This list is not complete. Other drugs may interact with bivalirudin, including prescription and over-the-counter medicines, vitamins, and herbal products. Not all possible interactions are listed in this medication guide.
More about Angiomax (bivalirudin)
- Side Effects
- During Pregnancy
- Dosage Information
- Drug Interactions
- Support Group
- Pricing & Coupons
- En Español
- 1 Review – Add your own review/rating
- Generic Availability
- Drug class: thrombin inhibitors
Related treatment guides
Where can I get more information?
- Your doctor or pharmacist can provide more information about Angiomax.
- Remember, keep this and all other medicines out of the reach of children, never share your medicines with others, and use this medication only for the indication prescribed.
- Disclaimer: Every effort has been made to ensure that the information provided by Cerner Multum, Inc. ('Multum') is accurate, up-to-date, and complete, but no guarantee is made to that effect. Drug information contained herein may be time sensitive. Multum information has been compiled for use by healthcare practitioners and consumers in the United States and therefore Multum does not warrant that uses outside of the United States are appropriate, unless specifically indicated otherwise. Multum's drug information does not endorse drugs, diagnose patients or recommend therapy. Multum's drug information is an informational resource designed to assist licensed healthcare practitioners in caring for their patients and/or to serve consumers viewing this service as a supplement to, and not a substitute for, the expertise, skill, knowledge and judgment of healthcare practitioners. The absence of a warning for a given drug or drug combination in no way should be construed to indicate that the drug or drug combination is safe, effective or appropriate for any given patient. Multum does not assume any responsibility for any aspect of healthcare administered with the aid of information Multum provides. The information contained herein is not intended to cover all possible uses, directions, precautions, warnings, drug interactions, allergic reactions, or adverse effects. If you have questions about the drugs you are taking, check with your doctor, nurse or pharmacist.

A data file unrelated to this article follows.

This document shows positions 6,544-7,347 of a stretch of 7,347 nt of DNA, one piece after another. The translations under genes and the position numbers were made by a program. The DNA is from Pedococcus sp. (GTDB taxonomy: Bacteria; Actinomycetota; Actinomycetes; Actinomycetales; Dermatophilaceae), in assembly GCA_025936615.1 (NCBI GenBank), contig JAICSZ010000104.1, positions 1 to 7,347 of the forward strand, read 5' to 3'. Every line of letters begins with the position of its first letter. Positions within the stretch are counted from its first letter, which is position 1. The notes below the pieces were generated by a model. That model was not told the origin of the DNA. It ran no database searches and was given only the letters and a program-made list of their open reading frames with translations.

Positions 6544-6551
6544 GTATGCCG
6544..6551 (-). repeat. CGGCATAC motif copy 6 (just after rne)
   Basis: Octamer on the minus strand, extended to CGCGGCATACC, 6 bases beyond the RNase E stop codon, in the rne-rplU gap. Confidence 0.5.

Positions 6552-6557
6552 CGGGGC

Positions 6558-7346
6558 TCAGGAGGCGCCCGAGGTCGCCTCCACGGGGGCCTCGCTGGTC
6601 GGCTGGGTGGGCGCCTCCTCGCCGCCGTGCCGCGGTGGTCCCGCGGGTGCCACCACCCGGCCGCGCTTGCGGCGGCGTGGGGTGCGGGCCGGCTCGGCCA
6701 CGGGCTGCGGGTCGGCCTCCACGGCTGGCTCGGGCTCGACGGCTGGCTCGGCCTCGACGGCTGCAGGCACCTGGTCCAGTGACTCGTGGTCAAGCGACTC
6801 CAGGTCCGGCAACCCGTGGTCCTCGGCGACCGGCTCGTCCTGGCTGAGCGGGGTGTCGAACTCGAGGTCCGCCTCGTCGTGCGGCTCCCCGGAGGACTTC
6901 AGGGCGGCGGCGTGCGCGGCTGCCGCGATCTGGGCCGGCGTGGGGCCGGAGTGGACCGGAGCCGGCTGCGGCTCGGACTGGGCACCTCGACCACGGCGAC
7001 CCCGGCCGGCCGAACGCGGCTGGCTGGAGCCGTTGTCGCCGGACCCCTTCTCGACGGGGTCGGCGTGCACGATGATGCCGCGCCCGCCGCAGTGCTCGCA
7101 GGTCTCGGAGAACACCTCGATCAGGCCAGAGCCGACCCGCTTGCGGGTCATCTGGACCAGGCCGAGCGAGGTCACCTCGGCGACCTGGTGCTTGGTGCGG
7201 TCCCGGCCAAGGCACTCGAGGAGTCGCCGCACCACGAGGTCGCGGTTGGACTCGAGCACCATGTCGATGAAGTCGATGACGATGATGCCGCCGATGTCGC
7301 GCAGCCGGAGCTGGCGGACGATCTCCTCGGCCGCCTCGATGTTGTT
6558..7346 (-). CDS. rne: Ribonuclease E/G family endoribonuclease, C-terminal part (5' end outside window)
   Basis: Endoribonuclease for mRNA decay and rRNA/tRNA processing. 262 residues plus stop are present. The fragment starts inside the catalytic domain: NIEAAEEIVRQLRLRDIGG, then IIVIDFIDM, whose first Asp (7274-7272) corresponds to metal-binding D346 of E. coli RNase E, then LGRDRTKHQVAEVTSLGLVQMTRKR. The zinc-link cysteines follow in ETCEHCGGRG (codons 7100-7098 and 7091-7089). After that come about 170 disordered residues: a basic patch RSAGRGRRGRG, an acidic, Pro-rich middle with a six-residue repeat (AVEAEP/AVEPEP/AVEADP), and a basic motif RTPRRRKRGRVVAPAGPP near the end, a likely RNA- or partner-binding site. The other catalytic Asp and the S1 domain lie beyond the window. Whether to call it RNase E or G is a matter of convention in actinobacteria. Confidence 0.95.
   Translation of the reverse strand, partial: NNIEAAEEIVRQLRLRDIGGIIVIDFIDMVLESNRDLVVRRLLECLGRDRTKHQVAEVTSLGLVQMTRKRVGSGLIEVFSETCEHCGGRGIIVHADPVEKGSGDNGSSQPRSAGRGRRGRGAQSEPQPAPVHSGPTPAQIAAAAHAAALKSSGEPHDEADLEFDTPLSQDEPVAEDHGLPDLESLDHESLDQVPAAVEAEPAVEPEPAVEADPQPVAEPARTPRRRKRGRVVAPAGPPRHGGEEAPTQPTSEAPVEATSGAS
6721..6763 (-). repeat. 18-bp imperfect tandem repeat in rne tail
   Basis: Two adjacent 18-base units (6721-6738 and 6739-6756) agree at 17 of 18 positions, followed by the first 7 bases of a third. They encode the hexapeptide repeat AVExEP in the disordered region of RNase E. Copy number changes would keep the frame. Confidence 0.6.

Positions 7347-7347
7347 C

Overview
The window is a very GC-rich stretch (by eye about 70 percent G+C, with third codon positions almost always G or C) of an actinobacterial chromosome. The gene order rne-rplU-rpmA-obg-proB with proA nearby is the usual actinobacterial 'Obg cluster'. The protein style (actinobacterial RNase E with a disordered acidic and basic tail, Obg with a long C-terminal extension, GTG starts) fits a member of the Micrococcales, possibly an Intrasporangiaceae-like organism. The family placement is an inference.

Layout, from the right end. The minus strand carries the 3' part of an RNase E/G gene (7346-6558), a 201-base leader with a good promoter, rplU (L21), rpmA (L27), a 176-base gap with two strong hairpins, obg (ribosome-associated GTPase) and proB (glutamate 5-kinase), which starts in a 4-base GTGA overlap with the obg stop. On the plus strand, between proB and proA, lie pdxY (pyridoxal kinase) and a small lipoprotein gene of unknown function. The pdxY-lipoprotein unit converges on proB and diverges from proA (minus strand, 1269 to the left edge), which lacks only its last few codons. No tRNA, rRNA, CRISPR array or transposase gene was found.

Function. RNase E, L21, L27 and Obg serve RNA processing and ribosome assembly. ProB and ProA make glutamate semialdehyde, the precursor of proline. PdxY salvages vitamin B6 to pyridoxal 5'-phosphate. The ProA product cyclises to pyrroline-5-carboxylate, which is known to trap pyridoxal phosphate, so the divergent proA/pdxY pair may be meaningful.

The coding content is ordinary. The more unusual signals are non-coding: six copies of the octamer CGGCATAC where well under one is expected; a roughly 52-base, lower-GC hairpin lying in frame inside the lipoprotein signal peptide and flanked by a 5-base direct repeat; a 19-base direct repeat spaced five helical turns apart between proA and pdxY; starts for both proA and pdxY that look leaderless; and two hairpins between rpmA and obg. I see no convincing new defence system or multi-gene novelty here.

Copyright 1996-2012 Cerner Multum, Inc. Version: 2.05.
Last reviewed: January 19, 2017
Date modified: January 03, 2018